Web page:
API Security vs AUI security

How is an application program interface different from an other application interface? At a basic level, they are the same – in the sense that anything that can be exploited from one can be exploited from another – or at least it should be that way from a security perspective. But unfo9rtunately, that’s not how programmers have done or thought about it in most cases.

Application User Interfaces (AUIs):

The interfaces generally run through a user interface program. The program might be a Web server with a browser at the user end, or they might be any other sort of mechanism for interaction, such as a terminal interface, a keyboard, sensor and actuator, and so forth. These user interfaces are typically complex mechanisms designed to take input through designed mechanisms intended for user activities. They tend to operate at limited bandwidth, have some level of physical or logical connectivity, and operate at human interaction speeds.

Abuse of AUIs:

In many historical cases, AUIs have been abused for bypassing controls. A typical example is a Web interface which is assumed to connect to a Web browser and a human user, and of course, when you assume, attackers violate your assumptions.1 So attackers replace the Web browser with a program that automates functions and does them at higher volume, and bypasses any controls at the client side of the connection, leaving the server exposed to the external replacements.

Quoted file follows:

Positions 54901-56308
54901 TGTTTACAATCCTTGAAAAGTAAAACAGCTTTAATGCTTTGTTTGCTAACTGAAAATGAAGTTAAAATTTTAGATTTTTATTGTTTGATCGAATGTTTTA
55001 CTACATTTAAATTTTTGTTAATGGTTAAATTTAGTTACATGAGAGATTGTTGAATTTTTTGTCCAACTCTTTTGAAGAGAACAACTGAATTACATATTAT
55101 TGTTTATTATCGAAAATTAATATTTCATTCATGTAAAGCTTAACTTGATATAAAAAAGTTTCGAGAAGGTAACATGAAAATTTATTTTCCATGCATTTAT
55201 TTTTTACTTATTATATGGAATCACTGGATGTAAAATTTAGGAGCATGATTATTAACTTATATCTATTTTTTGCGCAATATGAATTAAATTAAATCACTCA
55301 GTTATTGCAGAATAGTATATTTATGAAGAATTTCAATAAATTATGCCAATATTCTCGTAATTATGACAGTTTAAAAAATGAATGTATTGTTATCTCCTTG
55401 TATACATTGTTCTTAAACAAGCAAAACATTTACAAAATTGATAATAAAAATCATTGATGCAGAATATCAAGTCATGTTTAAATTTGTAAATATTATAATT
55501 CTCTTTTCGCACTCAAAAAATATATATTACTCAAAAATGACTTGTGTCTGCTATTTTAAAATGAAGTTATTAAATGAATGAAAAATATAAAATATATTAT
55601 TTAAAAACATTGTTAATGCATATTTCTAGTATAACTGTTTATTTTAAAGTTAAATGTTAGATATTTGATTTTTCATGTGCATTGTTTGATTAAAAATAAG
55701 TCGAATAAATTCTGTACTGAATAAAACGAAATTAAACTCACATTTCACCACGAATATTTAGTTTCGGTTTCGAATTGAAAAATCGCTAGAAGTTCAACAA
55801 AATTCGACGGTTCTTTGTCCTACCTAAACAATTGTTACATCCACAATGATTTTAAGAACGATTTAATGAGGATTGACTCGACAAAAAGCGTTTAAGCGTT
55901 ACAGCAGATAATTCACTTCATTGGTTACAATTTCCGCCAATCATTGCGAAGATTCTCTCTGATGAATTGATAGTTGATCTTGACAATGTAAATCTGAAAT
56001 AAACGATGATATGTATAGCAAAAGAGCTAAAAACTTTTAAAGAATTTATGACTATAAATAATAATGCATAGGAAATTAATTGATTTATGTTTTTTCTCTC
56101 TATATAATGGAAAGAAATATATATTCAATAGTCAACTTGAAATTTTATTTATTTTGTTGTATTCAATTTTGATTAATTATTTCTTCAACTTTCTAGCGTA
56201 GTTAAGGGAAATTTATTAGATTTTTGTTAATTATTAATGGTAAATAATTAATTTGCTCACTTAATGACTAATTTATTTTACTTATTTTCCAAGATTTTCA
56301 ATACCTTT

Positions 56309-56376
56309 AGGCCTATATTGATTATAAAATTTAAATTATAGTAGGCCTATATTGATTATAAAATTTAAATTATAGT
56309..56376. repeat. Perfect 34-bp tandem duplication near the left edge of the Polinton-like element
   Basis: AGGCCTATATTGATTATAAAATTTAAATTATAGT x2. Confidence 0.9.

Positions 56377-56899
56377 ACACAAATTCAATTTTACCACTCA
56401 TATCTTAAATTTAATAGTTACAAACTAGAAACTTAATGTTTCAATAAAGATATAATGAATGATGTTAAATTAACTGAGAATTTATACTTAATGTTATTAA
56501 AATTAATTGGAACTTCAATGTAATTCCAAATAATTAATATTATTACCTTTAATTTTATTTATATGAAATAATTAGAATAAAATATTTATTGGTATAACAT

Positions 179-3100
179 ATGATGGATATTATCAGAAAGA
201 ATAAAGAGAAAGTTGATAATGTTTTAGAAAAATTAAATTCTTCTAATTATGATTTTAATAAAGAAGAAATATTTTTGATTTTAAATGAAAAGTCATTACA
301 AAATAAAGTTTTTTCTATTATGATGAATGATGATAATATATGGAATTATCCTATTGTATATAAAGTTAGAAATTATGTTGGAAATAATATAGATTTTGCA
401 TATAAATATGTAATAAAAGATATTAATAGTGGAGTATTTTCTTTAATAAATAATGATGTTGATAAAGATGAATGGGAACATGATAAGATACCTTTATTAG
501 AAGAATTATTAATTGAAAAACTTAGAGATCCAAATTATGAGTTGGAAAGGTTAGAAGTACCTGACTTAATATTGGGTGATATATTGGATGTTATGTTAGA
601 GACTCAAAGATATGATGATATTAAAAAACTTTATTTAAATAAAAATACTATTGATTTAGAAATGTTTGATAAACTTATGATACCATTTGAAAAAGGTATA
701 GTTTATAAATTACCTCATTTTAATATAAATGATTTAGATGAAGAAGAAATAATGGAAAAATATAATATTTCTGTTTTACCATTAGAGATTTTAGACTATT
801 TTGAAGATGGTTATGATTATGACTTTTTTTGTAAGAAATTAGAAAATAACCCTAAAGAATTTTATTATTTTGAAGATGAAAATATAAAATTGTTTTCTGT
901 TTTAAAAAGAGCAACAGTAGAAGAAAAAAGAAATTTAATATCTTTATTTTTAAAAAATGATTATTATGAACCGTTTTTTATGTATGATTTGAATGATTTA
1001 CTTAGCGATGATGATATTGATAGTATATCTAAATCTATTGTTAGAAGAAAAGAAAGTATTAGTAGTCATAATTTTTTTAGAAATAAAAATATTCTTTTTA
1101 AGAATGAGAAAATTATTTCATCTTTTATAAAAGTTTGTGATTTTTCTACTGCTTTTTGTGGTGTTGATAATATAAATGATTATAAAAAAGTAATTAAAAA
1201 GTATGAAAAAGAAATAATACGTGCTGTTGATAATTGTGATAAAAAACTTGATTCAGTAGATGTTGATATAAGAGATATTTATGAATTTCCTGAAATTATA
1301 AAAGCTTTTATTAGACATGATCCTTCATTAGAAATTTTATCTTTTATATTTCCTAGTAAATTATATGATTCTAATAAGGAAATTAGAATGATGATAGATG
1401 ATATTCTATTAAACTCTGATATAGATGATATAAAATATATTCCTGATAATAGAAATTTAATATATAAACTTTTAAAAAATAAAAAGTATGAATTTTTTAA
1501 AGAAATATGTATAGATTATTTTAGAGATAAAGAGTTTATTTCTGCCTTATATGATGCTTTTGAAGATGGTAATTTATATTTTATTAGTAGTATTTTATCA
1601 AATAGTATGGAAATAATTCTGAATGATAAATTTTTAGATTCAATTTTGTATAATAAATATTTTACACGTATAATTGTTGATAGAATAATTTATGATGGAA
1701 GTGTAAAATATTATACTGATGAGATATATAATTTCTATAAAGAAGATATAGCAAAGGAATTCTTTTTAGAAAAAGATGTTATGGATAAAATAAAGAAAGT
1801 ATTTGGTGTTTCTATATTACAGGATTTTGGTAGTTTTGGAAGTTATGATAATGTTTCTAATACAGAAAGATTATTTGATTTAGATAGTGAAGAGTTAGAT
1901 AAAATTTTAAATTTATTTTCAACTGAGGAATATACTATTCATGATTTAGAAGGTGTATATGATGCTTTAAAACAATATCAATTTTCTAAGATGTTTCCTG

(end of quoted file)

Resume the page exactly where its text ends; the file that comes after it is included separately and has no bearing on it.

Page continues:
That’s why we check the inputs

Any sensibly security approach will check all inputs as a function of their actual internal (and assumed external) state to verify syntax and content in context. If the input is no good, it will be treated as a violation of something and managed through the fail safe mechanisms of the server and it’s interface. Of course lots of folks fail to do this well, and the results are lots of bypasses, such as unlimited database access (e.g., so-called SQL injection or massive accesses to records when only a single record was intended), denial of services (e.g., too many requests that would otherwise be controlled by the user interface), and so forth.

Of course APIs are different

NO!!! They are not! And there lies the rub. APIs are typically designed in the mind of the programmer for non-user interfaces. They are treated essentially as internal calls to program functions, and not checked for inputs because the other end is assumed to be valid. So when bad actors exploit them by not following the interface rules, just like AUIs, they get abused.

Belt and suspenders programmers

I remember from long ago being told by someone discussing programming that so-called
defensive programming led to inefficiencies and were bad programming practice. The idea
was to do things right in the first place and you wouldn’t have to worry about such things.

But I always thought we should check things repeatedly to make sure they are right and remain right, even within programs. Any time you are doing something potentially risky (a substantial range of consequences associated with what could happen if), you should defend against the unanticipated consequences by controlling carefully the thing you were depending on (usually the inputs and outputs).